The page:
Fortification against a foreign enemy there was none, only two or three pieces of ordinance mounted, and against a domestic no other but a pale enclosing the TOWNE to the quantity of four acres, within which those buildings that were erected, could not in any man’s judgement, neither did stand above five years and that not without continual reparations; true it is that there was a Brick Church intended to be built, but not so much as the foundation thereof ever finished, but we contenting ourselves with a church of wood answerable to those homes. Many other works of like nature were by him done at HENRICO and the precincts thereof, but so slightly as before his departure hence, he himself saw the ruin and desolation of most of them.
SIR THOMAS GATES likewise in his time erected some buildings in and about JAMES TOWNE, which by continual cost in repairing of them do yet for the most part in same fort remain.
A framed bridge was also then erected, which utterly decayed before the end of SIR THOMAS SMITH’S government, that being the only bridge (any way so to be called) that was ever in the country. At this time in all these labours, the misery throughout the whole Colony, in the scarcity of food was equal; which penurious and hard kind of living, enforced and emboldened some to petition to SIR THOMAS GATES (then Governor) to grant them that favor that they might employ themselves in husbandry, that thereby they and all others by planting of corn, might be better fed than those supplies of victual which were sent from England would afford to do, which request of theirs was denied unless they would pay the yearly rent of three barrels of corn and one month’s work to the Colony, although many of them had been employed in the general works and services of the Colony from the beginning of the Plantation, which hard condition of tenantship was then accepted rather than they would continue in those general services and employments no way better than slavery. Most part of the time that SIR THOMAS GATES and SIR THOMAS DALE governed we were at war with the natives, so that by them divers [various] times were many of our people slain, whose blood SIR THOMAS DALE neglected not to revenge, by divers [various] and sundry [indeterminate numbers] executions, in killing many, cutting down and taking away their corn, burning their homes, spoiling their wares, etc.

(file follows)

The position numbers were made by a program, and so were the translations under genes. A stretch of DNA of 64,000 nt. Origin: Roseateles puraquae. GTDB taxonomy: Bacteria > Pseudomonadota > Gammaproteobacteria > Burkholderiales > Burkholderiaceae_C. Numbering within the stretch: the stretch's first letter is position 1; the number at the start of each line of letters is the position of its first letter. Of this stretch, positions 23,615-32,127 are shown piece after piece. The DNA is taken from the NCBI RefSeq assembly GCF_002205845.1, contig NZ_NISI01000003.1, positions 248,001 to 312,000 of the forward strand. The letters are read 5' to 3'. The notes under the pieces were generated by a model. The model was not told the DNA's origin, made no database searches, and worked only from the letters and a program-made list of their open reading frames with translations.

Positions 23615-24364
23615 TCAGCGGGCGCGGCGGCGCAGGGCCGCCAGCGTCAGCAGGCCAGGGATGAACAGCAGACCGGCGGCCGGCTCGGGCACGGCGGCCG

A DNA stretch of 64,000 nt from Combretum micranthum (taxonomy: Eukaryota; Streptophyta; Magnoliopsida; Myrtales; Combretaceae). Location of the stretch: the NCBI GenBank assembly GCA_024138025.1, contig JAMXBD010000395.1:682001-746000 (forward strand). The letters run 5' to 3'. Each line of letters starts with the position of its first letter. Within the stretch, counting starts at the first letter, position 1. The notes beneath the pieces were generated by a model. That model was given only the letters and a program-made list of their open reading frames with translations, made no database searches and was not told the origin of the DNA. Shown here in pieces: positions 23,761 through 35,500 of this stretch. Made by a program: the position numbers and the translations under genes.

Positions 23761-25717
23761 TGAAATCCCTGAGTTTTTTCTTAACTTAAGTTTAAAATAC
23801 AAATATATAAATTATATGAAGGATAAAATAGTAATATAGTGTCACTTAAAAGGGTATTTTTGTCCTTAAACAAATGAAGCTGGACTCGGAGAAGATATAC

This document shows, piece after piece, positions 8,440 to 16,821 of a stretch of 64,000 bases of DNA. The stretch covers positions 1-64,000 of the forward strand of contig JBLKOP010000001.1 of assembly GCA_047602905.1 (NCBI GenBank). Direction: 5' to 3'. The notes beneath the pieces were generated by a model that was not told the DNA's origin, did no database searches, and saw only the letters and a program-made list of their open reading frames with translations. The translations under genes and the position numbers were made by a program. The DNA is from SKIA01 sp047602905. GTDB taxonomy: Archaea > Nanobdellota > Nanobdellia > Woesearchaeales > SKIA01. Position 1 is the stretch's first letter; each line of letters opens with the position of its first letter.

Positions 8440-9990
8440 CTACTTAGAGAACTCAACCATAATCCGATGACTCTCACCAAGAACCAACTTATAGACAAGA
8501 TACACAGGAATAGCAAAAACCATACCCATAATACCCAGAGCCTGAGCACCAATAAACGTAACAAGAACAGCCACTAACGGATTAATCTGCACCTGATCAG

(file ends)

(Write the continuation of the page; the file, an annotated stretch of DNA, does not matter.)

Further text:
In this time also the two forts, FORT HENRY and FORT CHARLES, at Kicoughton, were again erected with such buildings as were formerly expressed, not fortified at all against a foreign enemy, and against the Indian that common order of a pale or palisades.
The supplies sent out of England while SIR THOS. GATES and SIR THOS. DALE. Dale governed were these: a small barque called the John and Francis, which brought few men and less victual; the next a small ship called the Sarah, with the like number of men and victual; the next ship called the Treasurer, wherein came CAPT. SAMUEL ARGOL, bringing with him to the number of fifty good men, which ship and men were wholly employed in trade and other services for relieving of the Colony; the next ship, called the Elizabeth, with about thirteen persons, for them little provision; the next the same Elizabeth came again, with some small store of provisions only; in her SIR THOS GATES went for England, leaving the government with SIR THOMAS DALE.
A little before the departure of SIR THOMAS GATES many of the ancient planters (by the instigation of SIR THOMAS DALE), upon the promise of an absolute freedom after three years more to be expired (having most of them already served the Colony six or seven years in that general slavery) were yet contented to work in the building of CHARLES CITY and Hundred, with very little allowance of clothing and victual, and that only for the first year, being promised one month in the year, and one day in the week from May day till harvest, to get our maintenance out of the earth without any further help: which promise of SIR THOS. DALE was not performed, for out of that small time which was allowed for our maintenance we were abridged of near hale, so that out of our daily tasks we were forced to redeem time wherein to labour for our sustenance, thereby miserably to purchase our freedom.